'This is One Hill Not To Be Laughed At!'
Listen to her sing and you may think, "Toto, we're not in Nashville anymore." So just what yellow brick road did sultry singer Benita Hill follow to find her way to Music City U.S.A?
Answer: The long and winding one.
Born to singer mom Carmen Revelle, Benita Hill has the music of the late 1940’s and early 50’s in her bluesy blood. But she's also got rock’n’roll in her toes, jazz in her vocal chords and pop and Latin music in her fingertips. Lucky for Nashville, and many top recording artists, she’s also blessed with a little bit of country in her soul.
Now adopted as a hometown girl, Hill both writes and sings songs that you no doubt have sung along to at one time or another: Garth Brooks’ “Two Pina Coladas” and “It’s Your Song”; Kirk Whalum’s “The Moment I Prayed” and “I Loved You In Memphis” performed by Isaac Hayes. She has worked with producer Ben Folds on a CD of original songs by William Shatner.
Recently, Benita had a song she co-wrote with legendary Brill Building era songwriter Philip Springer (most famous for “Santa Baby” by Eartha Kitt and “How Little We Know” by Sinatra) premier in the New York show “The Last Songbird” in December 2005.
And though writing songs and making music ranks high on her “love-to-do” list, the platinum-haired diva is also developing a television show, likes to go to movies with her 17-year-old aspiring filmmaker son, cook, hike and count her blessings as a cancer survivor.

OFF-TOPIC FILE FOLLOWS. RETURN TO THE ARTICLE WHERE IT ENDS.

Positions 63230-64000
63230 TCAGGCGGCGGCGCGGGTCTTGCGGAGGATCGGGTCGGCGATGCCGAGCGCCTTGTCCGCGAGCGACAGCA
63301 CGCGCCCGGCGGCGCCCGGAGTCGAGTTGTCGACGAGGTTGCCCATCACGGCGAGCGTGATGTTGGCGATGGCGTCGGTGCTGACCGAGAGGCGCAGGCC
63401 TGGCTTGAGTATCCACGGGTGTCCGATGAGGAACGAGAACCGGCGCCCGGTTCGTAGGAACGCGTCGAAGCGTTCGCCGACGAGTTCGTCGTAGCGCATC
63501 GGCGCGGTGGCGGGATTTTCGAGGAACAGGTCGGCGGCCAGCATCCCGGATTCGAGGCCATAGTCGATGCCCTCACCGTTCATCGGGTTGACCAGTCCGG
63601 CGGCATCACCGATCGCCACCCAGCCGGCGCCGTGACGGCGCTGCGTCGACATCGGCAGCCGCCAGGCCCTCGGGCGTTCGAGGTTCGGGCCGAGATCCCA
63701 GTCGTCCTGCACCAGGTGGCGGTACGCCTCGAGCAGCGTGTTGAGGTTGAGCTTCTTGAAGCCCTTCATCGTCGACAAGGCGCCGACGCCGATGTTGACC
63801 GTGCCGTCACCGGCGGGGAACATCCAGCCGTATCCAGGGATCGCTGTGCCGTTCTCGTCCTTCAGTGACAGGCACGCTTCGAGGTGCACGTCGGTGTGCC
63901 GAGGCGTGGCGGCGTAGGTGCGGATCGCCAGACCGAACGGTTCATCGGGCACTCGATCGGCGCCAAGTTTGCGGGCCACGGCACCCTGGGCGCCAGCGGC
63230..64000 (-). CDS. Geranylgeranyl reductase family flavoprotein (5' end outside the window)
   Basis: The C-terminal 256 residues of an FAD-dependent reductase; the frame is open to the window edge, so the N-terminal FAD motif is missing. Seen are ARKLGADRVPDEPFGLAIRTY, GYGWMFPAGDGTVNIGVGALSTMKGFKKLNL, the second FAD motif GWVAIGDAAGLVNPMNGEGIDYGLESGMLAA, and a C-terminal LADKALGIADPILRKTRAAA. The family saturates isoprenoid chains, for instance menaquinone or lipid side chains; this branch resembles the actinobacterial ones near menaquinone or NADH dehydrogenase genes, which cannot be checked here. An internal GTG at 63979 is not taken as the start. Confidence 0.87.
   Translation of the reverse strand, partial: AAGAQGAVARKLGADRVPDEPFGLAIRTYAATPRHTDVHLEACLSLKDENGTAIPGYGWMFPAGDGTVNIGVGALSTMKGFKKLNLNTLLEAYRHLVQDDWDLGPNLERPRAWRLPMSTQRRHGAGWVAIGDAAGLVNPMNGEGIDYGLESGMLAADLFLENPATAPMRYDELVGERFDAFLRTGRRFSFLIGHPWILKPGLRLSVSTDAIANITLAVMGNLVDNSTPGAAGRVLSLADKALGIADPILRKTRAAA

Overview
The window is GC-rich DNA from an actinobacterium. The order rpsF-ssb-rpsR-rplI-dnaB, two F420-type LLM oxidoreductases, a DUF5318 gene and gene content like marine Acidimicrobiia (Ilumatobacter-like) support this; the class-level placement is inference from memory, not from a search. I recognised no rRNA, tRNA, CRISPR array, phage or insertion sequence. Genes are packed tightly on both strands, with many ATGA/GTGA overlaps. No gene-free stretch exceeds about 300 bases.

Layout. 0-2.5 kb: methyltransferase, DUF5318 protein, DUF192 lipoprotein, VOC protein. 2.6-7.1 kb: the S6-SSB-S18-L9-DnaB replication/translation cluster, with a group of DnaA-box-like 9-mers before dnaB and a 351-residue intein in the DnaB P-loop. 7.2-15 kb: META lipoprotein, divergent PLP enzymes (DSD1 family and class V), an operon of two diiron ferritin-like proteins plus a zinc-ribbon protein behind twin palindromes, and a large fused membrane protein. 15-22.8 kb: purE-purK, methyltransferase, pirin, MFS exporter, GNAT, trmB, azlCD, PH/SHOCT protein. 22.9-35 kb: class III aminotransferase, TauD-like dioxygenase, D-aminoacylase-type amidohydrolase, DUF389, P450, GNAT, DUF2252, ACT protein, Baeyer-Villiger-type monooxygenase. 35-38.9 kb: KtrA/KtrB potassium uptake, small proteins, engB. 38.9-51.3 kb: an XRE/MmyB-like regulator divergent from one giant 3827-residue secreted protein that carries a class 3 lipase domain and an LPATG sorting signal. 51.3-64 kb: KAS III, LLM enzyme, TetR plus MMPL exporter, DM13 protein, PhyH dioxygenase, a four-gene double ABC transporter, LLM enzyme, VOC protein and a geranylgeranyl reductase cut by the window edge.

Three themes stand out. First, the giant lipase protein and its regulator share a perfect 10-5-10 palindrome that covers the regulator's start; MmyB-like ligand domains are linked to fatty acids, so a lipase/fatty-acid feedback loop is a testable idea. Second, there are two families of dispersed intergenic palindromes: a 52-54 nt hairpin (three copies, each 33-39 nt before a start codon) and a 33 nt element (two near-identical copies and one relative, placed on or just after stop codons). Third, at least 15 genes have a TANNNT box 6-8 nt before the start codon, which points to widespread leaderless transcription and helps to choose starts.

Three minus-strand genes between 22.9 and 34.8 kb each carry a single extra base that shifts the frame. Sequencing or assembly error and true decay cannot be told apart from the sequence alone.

Chatting recently with Benita, and mentioning that she was once a background singer for the Allman Brothers, I wondered if she had any funny tales to tell about those touring days? "I was the only female in the band-my background singing partner was a guy, Keith England, who sang in really high falsetto-and they all referred to me as the “model prisoner”. Believe me, I was no Pollyanna, but compared to those road dogs I was quite tame."
For the Average Joe who may not have heard of you and was thinking of
buying your new album 'I'll See You In My Song,' how would you yourself
describe your music? "This is always a hard question to answer - I think that the songs that I write are as close to 40’s and 50’ s standard style pop tunes as songs actually written in that era, and my musical style is a torchy jazz/blues pop with the emphasis on torch."
Your album title 'I'll See You In My Song' is obviously a title close
to your heart, but perhaps it originates from a even more personal
standpoint for you? "I wrote this song with Julia Rich, girl singer with the (current incarnation of) the Glenn Miller band. We were standing in her kitchen and I had some lines “to hear Sarah sing ‘April in Paris’, to hear Chet cry a tune on his horn’…and a melody, with an idea about how one sees their own lives and relationships played out in the tune of popular song - Julia came up with the title and I swore then that I’d title an album with it."
Did you choose the various jazz and blues sounds of the 1940's and
1950's here for this new album as a tribute to your mother Carmen Revelle,
perhaps? "My mom has always been a big influence-her own musical style was eclectic. She was a big band singer but also loved straight ahead jazz and some country singers like Patsy Cline."
What memories of growing up in such a wonderful musical surrounding do
you have ... and did anyone famous ever come around to the house for some